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Macy’s, Inc. Announces Chief Financial Officer Transition

Macy’s, Inc. Announces Chief Financial Officer Transition

Adrian V. Mitchell to become Chief Financial Officer effective November 2, 2020

Felicia Williams, interim Chief Financial Officer, to join CEO Action for Racial Equity as a Macy’s, Inc. Fellow

Macy’s, Inc. (NYSE:M) today announced that Adrian V. Mitchell has been appointed chief financial officer, to take effect November 2, 2020.

Mitchell will be responsible for leading all finance functions including, accounting, treasury, investor relations, internal audit, financial/capital planning & analysis, and procurement. He will report to Jeff Gennette, chairman and chief executive officer of Macy’s, Inc.

“We’re delighted that Adrian is joining Macy’s, Inc. at this crucial time in our company’s journey and look forward to welcoming him on November 2,” said Gennette. “In a retail environment where change is accelerating beyond what we could have imagined a year ago, Adrian’s depth of financial and operational experience, coupled with his leadership in strategy, innovation, and transformation, will help us on our path to emerge a stronger company.”

Mitchell has extensive retail experience and a track record of success in financial, operational and strategy roles. Mitchell joins Macy’s, Inc. from Boston Consulting Group (BCG) where he is a Managing Director and Partner in the Digital BCG and Consumer Practices. Since joining BCG in 2017, Mitchell has led client work with a wide variety of retailers, helping them to solve their toughest challenges in an increasingly competitive and disruptive environment. Working primarily with Fortune 500 companies, his projects included organic and inorganic growth strategy, large-scale operational improvement projects and digital, data & advanced analytics efforts within retail operations across automotive, drugstore, fast food, mass and specialty retail companies.

Prior to joining BCG, Mitchell had wide-ranging retail experiences. This includes serving as Board Director and member of the Audit and Finance Committee at Recreational Equipment, Inc. from 2016 to 2017. He served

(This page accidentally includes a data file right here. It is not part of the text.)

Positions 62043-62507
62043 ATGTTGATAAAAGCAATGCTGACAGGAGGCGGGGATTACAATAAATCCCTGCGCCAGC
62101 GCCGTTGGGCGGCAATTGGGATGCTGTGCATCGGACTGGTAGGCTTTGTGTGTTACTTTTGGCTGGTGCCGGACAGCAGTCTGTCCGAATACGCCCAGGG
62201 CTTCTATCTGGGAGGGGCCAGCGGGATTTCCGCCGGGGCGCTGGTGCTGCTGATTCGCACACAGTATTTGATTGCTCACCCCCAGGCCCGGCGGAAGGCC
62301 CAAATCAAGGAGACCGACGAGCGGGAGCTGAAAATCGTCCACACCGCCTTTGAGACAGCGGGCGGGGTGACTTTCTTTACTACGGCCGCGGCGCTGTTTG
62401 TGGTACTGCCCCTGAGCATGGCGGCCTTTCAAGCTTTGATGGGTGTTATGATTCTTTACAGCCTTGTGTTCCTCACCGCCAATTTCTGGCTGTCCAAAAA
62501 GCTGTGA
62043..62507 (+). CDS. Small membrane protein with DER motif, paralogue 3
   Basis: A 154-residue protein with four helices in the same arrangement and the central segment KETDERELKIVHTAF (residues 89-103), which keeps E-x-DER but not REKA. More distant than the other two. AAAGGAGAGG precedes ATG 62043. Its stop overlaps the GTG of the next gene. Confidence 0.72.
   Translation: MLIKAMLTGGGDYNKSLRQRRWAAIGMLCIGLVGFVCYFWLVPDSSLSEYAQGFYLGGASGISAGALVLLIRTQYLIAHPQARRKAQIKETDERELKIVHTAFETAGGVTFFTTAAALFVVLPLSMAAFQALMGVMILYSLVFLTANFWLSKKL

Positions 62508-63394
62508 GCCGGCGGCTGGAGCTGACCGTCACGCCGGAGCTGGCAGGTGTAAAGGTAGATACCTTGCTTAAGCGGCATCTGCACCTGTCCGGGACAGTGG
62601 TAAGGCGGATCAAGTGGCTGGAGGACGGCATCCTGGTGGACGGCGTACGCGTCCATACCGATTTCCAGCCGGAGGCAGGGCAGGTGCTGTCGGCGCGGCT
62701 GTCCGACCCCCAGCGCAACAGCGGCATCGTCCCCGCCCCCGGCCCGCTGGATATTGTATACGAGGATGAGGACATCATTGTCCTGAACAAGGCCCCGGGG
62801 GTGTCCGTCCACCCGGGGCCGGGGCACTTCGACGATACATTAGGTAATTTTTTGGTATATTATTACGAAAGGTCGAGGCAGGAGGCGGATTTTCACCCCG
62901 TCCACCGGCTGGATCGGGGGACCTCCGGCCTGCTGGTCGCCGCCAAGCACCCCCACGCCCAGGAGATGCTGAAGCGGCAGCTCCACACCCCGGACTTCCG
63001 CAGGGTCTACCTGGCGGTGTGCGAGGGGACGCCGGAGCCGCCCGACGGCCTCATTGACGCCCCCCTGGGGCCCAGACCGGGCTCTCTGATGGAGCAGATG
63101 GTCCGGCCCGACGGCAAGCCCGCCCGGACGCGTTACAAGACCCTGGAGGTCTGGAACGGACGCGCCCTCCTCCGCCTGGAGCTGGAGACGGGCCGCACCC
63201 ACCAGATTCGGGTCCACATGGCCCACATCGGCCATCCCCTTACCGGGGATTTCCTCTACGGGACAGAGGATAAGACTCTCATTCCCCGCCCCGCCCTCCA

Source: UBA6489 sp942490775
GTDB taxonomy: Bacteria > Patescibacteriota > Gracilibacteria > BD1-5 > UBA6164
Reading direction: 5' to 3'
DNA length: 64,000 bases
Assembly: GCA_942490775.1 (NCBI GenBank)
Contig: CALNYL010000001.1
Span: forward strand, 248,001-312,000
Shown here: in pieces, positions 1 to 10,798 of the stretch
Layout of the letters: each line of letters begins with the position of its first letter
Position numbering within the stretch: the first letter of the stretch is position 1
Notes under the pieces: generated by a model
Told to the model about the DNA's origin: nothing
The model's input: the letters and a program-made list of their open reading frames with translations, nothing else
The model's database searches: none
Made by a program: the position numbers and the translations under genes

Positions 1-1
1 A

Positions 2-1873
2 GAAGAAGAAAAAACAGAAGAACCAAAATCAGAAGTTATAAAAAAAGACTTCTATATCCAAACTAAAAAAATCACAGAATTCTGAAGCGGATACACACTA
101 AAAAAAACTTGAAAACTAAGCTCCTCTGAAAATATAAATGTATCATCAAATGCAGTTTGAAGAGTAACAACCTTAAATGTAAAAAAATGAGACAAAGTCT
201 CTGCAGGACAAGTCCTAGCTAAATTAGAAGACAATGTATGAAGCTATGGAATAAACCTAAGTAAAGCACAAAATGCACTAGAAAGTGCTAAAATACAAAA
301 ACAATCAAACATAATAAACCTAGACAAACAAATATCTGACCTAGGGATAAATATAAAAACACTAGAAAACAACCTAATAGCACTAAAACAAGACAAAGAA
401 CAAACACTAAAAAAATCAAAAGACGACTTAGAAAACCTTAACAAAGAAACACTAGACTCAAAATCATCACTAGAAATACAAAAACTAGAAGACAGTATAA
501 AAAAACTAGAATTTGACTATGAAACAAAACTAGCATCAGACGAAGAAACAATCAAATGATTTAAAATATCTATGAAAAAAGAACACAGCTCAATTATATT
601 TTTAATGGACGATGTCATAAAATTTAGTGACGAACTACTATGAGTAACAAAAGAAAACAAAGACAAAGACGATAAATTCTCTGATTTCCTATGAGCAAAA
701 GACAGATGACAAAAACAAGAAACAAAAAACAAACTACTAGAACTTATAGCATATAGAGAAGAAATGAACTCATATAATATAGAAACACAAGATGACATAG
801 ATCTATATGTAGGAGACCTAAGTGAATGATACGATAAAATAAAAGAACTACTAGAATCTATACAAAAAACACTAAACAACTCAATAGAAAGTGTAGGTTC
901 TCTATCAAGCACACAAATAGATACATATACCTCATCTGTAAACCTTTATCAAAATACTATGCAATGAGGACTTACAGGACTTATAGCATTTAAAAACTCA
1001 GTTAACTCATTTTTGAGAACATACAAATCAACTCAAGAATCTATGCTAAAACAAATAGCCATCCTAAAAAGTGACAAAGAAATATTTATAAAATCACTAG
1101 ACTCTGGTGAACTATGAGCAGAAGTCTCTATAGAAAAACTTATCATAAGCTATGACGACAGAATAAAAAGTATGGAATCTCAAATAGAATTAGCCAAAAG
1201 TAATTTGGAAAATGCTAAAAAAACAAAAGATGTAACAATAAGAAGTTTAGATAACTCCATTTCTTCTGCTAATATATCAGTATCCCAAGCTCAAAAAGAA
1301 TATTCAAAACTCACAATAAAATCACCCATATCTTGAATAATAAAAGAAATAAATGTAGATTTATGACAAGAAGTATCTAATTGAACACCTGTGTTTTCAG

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Queensland transition to renewables would generate almost 10,000 jobs, analysis shows

Queensland transition to renewables would generate almost 10,000 jobs, analysis shows

Queensland has the potential to draw all of its electricity from renewable sources in a 15-year transition away from fossil fuels that would generate almost 10,000 jobs, according to analysis commissioned by the Queensland Conservation Council.

Almost 11,000 ongoing jobs would then operate and maintain a suite of energy sources either existing or proposed in the state, including wind and solar and farms, hydro plants and battery projects.

The QCC analysis is timed to energise the state’s election campaign and point candidates and leaders to the huge potential in renewables in the sunshine state.

Queensland’s environment minister, Leeanne Enoch, told an environment forum that a re-elected Palaszczuk government would develop a climate action plan to set out how the state would meet its targets on lowering greenhouse gas emissions up to 2030.

Related: Net zero emissions target for Australia could launch $63bn investment boom

The state government has targets to cut emissions by 30% from 2005 levels by 2030 and have half of the state’s electricity generated from renewables by the same year. The government aims to reach net-zero emissions by 2050.

Guardian Australia has been told by sources familiar with the matter that work on an expected green paper that would have laid out the government’s plans to reach the 2050 target has stopped, and is likely to have been shelved.

Tristan Edis, a renewable energy analyst who was commissioned by QCC to look at existing and planned renewable projects, said the state had “world-class” opportunities in renewables simply because of the amount of sunshine and land available.

“What we see here is that maybe Queenslanders have not been told that they have plenty of potential to generate enough electricity for what they can consume, and then more,” he said. “We really have to start planning out the infrastructure

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